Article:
And yet Britain is clean,

And decent and good,

Because British hypocrisy is legendary

And its bloody record is lost to history,

For the British wrote the book.

 

Where are this African giant's historians?

To rescue its good name,

To reclaim from the dark

A Commonwealth of peoples,

Innocent of blame,

Who deserve fair play,

Justice and a break.

 

To win a British PhD,

Nigerians twist their history.

Time to turn away

From this Britishry

And tell the truth objectively.

 

 

My friend Michael Crowder,

A historian of repute,

Wrote histories of Nigeria

Which are a lie for what he left out,

Though he gave me his word

That he wouldn't.

He was blackmailed to lie

When his homosexuality

Was a criminal offence.

 

And Michael, like Peter Cook -

The Deputy Commissioner of Labour -

Was very promiscuous,

But for reasons of State

Cook's reign of terror won favour,

For it involved the British élite,

While Michael was just a

Beginner without influence.

 

I sympathise, Michael.

It's human to be frightened.

But you claimed to be in love

With Nigeria 's peoples, and yet

You betrayed them.

So we take away your historian's chair.

It is vacant and awaits an African scholar

Who will tell the truth

About the peoples of this slab of

The African continent,

And expose the evils about Britain

Concealed by its own false

History fabricators.

 

Wiltshire, March 2001

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Our Green Years in Africa

 

Our green years,

Seen through

The pain of old age,

Are still fresh

And clean and a joy.

 

In Lagos -

Excitement, laughter, drums

As a continent

Awaits liberation

Its fate?

Not necessarily.

 

The lagoon,

The creeks,

The beach,

The retreat

From morality,

Sanity,

Reality,

By what had seemed

A benevolent regime.

 

Primitive schools,

Some medical care,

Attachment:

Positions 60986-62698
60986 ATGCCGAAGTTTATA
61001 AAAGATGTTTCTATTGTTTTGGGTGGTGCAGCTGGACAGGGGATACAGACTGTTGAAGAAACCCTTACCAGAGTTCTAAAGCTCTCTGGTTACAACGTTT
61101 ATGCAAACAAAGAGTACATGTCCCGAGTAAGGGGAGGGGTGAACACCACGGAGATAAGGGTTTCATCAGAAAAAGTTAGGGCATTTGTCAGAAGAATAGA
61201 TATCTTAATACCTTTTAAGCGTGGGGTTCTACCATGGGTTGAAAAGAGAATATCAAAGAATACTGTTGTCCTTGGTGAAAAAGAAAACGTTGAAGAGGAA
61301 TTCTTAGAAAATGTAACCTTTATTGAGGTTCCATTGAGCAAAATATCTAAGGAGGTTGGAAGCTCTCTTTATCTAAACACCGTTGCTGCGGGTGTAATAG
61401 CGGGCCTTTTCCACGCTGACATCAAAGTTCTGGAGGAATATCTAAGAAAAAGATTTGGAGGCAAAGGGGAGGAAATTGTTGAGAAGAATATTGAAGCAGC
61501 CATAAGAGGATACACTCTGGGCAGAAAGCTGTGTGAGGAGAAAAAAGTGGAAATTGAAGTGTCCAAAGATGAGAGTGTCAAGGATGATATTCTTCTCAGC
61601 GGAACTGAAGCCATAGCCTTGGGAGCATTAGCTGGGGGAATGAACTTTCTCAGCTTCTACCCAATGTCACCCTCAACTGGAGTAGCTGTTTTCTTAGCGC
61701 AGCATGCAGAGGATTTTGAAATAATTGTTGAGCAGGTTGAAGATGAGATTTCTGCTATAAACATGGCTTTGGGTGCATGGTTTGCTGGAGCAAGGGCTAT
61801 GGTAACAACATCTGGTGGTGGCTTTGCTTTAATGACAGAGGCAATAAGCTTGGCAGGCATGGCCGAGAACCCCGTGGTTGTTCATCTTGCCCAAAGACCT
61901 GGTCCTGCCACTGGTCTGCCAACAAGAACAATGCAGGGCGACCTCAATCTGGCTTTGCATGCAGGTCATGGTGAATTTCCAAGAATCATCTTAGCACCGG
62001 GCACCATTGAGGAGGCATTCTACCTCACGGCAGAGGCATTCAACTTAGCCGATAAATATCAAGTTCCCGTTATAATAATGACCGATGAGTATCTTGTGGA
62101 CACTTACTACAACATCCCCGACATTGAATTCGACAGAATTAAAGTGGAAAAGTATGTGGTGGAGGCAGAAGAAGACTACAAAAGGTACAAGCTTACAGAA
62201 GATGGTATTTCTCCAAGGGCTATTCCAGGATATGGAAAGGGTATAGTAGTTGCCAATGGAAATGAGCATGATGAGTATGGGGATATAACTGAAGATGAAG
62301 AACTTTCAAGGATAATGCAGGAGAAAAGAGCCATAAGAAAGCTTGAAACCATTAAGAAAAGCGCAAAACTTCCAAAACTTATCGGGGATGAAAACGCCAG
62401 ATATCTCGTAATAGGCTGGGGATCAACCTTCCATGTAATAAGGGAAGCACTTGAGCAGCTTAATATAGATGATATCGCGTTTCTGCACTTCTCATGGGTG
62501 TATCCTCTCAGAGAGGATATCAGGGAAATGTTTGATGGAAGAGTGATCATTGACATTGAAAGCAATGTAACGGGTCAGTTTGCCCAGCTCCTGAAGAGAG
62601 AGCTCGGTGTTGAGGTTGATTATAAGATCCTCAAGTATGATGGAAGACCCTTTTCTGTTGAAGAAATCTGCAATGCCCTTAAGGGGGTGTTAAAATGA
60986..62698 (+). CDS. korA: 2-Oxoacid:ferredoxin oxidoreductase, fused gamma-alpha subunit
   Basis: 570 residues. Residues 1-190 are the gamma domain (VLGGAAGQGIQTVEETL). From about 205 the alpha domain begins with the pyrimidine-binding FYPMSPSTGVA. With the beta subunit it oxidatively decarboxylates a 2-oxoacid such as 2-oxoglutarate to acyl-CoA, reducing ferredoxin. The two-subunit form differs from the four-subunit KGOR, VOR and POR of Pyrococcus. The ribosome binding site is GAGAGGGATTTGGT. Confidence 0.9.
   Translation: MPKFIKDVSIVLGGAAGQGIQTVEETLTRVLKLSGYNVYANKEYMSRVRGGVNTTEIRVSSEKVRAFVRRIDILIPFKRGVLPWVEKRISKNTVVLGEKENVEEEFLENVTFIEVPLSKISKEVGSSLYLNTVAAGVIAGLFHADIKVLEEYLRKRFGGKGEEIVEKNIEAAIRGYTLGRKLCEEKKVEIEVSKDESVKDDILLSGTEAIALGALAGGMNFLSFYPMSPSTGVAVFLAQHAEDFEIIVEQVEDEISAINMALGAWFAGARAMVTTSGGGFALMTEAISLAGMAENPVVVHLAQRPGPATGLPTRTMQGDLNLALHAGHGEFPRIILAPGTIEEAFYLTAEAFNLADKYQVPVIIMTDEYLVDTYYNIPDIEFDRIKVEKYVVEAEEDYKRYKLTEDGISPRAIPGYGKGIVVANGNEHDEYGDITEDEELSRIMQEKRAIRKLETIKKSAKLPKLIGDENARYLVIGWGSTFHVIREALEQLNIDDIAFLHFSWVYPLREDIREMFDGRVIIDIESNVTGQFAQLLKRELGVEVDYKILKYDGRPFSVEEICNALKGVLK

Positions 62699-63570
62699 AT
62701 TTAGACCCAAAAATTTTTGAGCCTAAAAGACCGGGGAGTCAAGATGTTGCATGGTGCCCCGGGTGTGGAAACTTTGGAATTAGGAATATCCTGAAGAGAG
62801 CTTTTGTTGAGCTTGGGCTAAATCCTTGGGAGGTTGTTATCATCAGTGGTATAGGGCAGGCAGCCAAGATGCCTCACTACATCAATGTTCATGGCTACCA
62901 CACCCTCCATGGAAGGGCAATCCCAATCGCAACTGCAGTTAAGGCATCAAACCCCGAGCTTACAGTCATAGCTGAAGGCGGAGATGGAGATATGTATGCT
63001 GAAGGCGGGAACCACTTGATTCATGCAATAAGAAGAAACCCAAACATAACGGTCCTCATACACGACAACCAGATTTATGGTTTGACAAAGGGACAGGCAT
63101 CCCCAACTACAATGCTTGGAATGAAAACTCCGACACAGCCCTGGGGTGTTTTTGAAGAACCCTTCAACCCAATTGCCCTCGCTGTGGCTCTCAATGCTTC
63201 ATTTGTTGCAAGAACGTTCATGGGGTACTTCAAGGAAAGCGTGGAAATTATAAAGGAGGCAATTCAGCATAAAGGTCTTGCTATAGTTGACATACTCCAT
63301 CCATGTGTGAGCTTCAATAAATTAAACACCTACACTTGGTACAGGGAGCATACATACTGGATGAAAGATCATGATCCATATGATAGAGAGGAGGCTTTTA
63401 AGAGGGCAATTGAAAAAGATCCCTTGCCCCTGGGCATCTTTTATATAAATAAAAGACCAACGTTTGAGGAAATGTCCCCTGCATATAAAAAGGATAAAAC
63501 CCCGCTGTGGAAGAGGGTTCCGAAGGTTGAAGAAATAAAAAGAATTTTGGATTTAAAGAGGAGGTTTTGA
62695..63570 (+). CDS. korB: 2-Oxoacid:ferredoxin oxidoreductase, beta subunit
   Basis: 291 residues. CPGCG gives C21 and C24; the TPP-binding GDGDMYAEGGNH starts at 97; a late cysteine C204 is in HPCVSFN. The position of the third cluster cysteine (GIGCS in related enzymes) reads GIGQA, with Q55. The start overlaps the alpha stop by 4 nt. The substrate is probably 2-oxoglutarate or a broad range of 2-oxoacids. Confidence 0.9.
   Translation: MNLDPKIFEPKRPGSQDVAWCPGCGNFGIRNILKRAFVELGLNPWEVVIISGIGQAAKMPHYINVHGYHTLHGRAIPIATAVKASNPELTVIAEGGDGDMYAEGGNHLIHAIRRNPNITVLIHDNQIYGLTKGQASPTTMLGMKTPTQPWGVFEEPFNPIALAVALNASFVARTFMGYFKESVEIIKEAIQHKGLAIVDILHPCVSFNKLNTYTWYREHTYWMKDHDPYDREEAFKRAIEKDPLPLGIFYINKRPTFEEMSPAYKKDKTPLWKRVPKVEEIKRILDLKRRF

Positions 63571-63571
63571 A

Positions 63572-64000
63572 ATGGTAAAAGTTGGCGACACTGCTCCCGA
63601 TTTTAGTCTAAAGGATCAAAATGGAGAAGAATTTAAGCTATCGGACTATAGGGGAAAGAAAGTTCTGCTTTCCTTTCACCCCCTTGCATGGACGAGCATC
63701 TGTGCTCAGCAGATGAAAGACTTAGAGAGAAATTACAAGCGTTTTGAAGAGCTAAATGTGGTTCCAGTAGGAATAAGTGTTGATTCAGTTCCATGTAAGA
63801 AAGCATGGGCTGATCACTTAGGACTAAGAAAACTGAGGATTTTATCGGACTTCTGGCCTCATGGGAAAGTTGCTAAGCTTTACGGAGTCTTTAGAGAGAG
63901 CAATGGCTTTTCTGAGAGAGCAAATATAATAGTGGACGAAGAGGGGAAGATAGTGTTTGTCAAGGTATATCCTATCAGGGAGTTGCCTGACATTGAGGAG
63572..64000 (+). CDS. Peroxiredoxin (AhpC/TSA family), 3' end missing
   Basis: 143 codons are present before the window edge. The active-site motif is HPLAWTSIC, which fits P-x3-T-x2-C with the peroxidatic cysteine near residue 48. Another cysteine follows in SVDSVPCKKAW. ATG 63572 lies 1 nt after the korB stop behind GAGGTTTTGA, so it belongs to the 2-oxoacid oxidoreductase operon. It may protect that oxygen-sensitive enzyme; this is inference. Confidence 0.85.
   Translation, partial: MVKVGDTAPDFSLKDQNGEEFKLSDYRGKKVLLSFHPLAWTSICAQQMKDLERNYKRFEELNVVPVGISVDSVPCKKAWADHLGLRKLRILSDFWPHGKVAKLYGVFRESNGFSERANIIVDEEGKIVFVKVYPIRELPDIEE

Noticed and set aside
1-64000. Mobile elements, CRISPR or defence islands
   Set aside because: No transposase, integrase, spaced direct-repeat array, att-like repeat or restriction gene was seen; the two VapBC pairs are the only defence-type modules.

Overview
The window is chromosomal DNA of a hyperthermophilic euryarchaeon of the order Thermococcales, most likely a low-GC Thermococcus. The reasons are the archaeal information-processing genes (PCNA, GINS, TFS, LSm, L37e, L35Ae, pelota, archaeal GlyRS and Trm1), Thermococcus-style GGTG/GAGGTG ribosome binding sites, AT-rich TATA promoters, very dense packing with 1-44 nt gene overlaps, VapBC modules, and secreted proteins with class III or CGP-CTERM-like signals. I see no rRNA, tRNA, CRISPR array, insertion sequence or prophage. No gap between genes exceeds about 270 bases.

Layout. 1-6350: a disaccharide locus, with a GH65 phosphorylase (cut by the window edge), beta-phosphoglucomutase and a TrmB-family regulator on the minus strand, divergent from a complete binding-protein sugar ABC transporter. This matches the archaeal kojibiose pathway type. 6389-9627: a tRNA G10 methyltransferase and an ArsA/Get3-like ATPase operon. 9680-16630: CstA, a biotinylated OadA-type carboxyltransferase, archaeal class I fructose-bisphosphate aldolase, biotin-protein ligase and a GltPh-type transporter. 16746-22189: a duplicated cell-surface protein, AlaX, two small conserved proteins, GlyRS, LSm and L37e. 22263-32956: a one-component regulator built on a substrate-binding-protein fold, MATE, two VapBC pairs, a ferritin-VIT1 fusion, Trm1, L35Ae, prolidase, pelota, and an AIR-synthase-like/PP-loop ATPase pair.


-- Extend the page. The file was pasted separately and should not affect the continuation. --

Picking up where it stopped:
Decent policing,

Sewage beware,

Clean water,

And an introduction

To civilisation.

 

And laughter, gaiety,

Bicycles and palm wine,

Textiles, markets,

Hi-life and sunshine.

And unnecessary funerals of babies,

And storms,

And rain, rain, rain.

A vast empire of nations

Suddenly has fame

And is being framed.

 

Forced to co-operate

With our treacherous Brits,

Zik and his chums

Sign away power

To the bad guys,

And Nigeria is doomed

To forty years of blood and chaos.

 

And the joyful Nigeria

We knew

Carries the burden of

Three million dead,

And the title of

Most corrupt nation

On earth,

Which rightly belongs to Britain

For replacing our green love of Africa

With decades of grief.

 

Those green years of ours

And Africa 's youth

Were interlocked and woven through.

We screamed a warning

That wasn't heard,

And were forced to flee

From the peoples

We loved.

 

Green years,

Green palms,

Blue costumes,

Blue lagoon,

Red laterite,

Red blood,

And a proud nation of promise

Made a pariah

By the British.

 

Our green years in Africa

Viewed through decades

Of treason and pain.

Will Africa ever

Be green again?

Will young Brits

Like the Smiths

Be welcomed as friends

And treated as family,

Brother and sister,

When they knew us,

By the beautiful peoples

Of our once green Africa ?

 

Wiltshire, March 2001

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The Reunion

 

At Magdalen, Oxford ,

Everyone remembered me,

Especially those

Not in my years - 1952 to '54.

 

While those in my years,

While remembering me,

Had lost the details of their lives

Which then enchanted me.

 

David had a smoking jacket.

'No, I did not.'

'You played the piano...'

'I don't play.'

'...And laughed at my lyrics.'

'You write songs?'

 

'I wrote a line

About jealousy making

Acid drops of dames,

Which had you in fits of laughter.'